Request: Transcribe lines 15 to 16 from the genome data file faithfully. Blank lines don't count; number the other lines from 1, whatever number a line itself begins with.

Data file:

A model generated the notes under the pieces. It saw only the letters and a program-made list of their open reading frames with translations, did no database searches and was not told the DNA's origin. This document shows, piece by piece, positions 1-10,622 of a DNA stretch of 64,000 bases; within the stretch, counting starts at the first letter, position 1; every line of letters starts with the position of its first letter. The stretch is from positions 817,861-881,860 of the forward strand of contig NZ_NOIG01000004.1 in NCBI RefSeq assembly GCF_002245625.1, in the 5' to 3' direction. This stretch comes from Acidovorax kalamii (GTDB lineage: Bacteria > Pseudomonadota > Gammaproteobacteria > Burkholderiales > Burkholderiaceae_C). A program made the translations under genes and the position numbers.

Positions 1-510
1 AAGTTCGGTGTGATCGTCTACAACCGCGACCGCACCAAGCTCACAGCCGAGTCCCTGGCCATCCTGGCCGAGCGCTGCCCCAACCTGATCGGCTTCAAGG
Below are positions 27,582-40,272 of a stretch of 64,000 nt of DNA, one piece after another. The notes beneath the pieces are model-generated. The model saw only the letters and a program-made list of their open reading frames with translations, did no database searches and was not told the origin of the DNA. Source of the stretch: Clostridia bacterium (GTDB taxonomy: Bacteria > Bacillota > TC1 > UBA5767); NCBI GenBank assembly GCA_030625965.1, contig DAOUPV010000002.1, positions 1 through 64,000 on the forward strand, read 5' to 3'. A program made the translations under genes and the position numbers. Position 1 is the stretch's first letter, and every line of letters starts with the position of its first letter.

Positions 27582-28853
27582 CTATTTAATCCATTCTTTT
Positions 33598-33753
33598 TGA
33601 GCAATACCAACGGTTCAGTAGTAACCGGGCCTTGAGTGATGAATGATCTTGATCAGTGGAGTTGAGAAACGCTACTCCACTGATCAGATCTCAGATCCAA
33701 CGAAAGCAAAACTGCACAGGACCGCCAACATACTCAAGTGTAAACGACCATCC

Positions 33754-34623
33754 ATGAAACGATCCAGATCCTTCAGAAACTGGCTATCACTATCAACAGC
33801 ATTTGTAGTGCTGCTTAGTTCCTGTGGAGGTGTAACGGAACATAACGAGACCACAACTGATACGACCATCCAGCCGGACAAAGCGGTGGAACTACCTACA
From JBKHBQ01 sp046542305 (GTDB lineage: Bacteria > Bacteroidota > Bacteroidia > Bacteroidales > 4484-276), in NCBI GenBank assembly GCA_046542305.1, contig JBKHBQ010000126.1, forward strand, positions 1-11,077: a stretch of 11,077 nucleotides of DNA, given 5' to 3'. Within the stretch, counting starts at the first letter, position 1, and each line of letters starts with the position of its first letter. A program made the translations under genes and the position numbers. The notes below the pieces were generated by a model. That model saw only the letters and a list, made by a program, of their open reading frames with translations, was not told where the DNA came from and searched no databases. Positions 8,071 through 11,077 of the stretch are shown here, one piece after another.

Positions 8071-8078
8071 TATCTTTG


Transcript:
Positions 8071-8078
8071 TATCTTTG